After our visit to the College Farm today I was left feeling both encouraged and discouraged. I was encouraged to know that our school is doing what it can (more so each year) to contribute to sustainable and organic farming. I think the farm provides a great model for other schools to follow which prompted me to look up more information about our farm as well as what other schools might be doing similarly to Dickinson. Some of you may be familiar with the following article that was recently published on New York Times: “Selling the Campus Farm”, but I encourage you to read the article if you haven’t already done so as Dickinson gets special mention. It not only speaks to how far and how much progress the Dickinson College Farm has made but it also shows what other schools are farming. Schools are using the profits from their farms for a variety of things, for example at California State Polytechnic University the farm “profits are being funneled back into a cash-strained agricultural school [while] other campuses, the money goes to repair tractors or update solar-powered greenhouses.” The article helps one to feel optimistic about the future and growth of sustainable farming looking at the variety of schools taking similar initiatives. However, on the ride back to campus upon further reflection I felt a little disheartened thinking about the question of whether or not it really is possible or to what extent a capitalistic nation can sustainably or organically mass produce? The phrase in itself (at least to me, I don’t know if everyone will agree with me), sounds like an oxymoron…”organically mass produce”?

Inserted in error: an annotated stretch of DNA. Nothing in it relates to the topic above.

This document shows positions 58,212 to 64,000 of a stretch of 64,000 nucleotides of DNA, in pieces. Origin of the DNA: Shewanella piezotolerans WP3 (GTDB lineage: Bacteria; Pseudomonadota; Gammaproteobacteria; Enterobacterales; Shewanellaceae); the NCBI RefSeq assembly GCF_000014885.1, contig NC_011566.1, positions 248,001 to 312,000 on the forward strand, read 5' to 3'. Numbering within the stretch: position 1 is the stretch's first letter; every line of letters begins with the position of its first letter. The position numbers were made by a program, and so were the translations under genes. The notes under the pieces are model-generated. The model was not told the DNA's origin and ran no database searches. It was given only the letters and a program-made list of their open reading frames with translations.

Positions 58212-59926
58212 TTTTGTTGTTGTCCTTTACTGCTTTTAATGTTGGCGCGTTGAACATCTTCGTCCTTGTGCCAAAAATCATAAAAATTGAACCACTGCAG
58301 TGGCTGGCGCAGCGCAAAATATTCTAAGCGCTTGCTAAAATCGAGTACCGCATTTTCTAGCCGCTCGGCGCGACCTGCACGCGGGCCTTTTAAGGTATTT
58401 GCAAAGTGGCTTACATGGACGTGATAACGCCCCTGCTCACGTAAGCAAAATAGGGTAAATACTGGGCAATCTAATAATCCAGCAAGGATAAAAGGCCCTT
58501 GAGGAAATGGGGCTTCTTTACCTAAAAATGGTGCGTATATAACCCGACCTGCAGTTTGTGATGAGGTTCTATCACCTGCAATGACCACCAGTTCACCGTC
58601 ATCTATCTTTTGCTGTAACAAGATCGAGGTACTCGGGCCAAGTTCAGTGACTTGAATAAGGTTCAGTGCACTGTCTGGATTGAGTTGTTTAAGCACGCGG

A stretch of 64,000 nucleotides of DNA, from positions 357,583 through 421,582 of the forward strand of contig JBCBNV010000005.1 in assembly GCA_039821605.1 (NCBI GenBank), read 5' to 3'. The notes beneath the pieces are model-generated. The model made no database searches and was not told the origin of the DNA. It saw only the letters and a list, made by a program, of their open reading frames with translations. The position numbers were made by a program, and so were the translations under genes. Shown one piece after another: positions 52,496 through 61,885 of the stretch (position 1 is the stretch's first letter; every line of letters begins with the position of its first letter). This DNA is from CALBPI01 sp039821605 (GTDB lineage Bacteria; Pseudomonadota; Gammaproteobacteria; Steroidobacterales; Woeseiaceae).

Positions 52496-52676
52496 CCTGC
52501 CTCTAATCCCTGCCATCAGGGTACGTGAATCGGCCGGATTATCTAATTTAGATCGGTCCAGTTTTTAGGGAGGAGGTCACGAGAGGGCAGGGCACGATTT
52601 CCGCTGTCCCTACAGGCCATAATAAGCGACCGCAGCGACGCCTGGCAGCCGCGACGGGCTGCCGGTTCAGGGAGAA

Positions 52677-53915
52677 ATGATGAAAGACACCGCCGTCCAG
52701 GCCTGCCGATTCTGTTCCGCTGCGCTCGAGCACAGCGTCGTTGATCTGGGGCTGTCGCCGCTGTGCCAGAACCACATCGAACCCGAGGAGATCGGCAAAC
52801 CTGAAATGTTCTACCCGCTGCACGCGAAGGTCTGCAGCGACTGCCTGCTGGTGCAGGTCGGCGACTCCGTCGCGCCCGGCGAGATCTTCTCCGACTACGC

When Jenn mentioned that all of this should start when we’re young I think that was a really important distinction and point. Professor Bell and Olivia’s anecdotes about food awareness and children really play to this point. I think it’s interesting to compare food awareness in the United States to that of other countries. For example, I lived and babysat with a family in Geneva, Switzerland whose children were raised there and as a result have a very different perspective and awareness of food and nutrition. The family moved back to the United States three years ago and I distinctly remember when they moved back the change I saw when I went to babysit for them. The two kids, who were three and five at the time, were disgusted by much of the food their mom brought home from the grocery store. Now this may sound extreme but I want to make the point that their mom was not buying junk food or processed food for them that they were unfamiliar with, she was buying cheese, yogurt, fruit etc. I think this exemplifies that the children were put off by the lack of freshness in the food because they had been used to food that came from farmers markets on a weekly basis all year round. Fresh, unprocessed food. Obviously we can’t have farmers markets all year round given different weather conditions and limitations but I think it shows how much influence we can have on children by raising awareness and not “voting” (as Jenn phrased it) for the processed snacks and foods with our money at the grocery store.